There’s something terribly somber and sobering in the idea of the David Crosby dynamo being silent and still, above and beyond the fact of a life having run its course and come to a natural end. I don’t like finality as a rule. I prefer the idea of fluidity, of a beating pulse and the constant search for action and opportunity. I don’t like it when a store closes and is all emptied out and boarded up with “for lease” signs pasted on the windows. Keep it going, sweep the floors, stock the shelves, pay the bills. All things must pass, of course, but not now…later.

Incidentally: On 1.19.23 NPR’s David Westervelt posted a Crosby tribute piece, and in the fifth paragraph he wrote the following: “Crosby, Stills & Nash at times would soar with electric jams. But their foundation was a unique California sound built on harmonies, acoustic guitars and a dose of self-awareness often missing in rock lyrics. Exactly where in LA’s Laurel Canyon Crosby, Stills & Nash first sang together is still debated, lost in a smoky haze.”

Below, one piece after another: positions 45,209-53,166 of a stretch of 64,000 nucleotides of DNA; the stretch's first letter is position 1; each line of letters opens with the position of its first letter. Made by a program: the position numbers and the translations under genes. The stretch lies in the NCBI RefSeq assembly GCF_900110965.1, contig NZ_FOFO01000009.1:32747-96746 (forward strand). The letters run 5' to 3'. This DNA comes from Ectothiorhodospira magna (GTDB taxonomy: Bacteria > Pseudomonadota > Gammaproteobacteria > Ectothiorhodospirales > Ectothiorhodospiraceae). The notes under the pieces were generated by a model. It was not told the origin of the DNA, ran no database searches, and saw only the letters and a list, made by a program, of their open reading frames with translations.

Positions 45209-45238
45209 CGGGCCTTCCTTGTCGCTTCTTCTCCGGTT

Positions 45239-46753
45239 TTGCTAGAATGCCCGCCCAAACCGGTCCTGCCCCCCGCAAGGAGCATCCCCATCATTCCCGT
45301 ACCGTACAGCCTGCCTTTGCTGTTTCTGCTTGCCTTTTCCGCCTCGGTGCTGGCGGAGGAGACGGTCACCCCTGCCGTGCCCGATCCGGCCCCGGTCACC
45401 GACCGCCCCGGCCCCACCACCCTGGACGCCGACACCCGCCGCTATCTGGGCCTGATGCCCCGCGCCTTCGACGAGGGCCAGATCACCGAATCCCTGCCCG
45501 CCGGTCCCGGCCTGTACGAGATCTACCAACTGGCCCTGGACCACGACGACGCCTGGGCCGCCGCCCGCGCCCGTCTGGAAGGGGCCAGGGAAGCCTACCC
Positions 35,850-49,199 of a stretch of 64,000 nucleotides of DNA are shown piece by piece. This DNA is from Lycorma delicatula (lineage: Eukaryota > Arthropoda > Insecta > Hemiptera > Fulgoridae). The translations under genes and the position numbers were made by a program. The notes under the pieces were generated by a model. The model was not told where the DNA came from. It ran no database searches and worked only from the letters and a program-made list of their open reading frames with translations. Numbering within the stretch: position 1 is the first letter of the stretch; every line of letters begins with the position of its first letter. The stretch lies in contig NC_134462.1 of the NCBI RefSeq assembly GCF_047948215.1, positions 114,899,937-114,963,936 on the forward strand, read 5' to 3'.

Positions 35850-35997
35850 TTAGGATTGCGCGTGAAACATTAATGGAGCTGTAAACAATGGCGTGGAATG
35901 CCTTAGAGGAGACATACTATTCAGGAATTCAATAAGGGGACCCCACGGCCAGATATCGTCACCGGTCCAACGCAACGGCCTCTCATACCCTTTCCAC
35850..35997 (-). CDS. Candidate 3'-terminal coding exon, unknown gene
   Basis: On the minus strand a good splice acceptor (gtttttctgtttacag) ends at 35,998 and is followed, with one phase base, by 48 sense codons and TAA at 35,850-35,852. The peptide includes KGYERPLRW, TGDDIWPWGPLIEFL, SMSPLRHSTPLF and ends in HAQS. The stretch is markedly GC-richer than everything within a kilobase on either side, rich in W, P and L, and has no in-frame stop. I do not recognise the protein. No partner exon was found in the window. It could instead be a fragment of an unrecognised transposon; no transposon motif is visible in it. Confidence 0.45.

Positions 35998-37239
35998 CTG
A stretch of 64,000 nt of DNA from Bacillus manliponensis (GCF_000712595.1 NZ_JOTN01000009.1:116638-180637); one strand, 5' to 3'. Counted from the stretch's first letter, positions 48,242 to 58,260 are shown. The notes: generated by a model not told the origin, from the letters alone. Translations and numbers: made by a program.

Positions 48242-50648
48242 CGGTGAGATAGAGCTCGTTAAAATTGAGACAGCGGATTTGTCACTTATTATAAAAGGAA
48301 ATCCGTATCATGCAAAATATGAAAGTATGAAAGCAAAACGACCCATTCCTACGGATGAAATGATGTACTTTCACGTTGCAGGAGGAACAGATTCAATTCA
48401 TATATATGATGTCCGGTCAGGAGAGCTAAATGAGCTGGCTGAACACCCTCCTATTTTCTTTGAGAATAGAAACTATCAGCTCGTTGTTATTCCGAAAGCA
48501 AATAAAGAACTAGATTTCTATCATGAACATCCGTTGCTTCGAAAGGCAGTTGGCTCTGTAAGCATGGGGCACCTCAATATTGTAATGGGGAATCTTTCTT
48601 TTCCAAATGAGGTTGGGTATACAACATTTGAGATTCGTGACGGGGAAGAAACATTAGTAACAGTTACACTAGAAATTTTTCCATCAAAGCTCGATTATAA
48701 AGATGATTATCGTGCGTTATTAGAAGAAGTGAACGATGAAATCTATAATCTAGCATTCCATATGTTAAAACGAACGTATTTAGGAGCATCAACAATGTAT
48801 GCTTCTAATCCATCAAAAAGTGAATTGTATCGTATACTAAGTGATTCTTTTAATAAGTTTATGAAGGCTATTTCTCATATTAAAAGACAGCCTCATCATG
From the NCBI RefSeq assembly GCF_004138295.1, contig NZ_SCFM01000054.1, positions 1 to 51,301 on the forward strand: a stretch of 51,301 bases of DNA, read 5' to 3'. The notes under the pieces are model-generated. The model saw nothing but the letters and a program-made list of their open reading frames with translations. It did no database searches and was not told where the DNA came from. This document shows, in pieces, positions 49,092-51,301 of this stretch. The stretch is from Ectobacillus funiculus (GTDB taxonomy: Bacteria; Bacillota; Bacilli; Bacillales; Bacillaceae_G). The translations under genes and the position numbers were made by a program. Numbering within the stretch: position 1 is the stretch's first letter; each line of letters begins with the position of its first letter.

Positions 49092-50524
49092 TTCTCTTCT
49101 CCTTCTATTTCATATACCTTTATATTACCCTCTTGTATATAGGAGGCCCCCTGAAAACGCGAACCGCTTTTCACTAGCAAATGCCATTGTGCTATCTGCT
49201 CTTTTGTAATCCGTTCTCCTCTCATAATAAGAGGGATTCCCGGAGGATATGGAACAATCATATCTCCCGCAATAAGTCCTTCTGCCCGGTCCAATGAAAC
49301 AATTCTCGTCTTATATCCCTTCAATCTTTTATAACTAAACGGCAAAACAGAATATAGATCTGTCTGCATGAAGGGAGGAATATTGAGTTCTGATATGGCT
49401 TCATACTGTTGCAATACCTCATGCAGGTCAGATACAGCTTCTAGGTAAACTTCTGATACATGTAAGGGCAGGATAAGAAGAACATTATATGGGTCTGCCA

Actually, it’s not debated. In A.J. Eaton and Cameron Crowe‘s David Crosby: Remember My Name (’19), Crosby says the very first time they sang together and knew they really had something was in Joni Mitchell‘s kitchen, inside her modest-sized home at 8217 Lookout Mountain. Crosby says this to the camera while standing in front of Michell’s former pad. Who has ever claimed otherwise?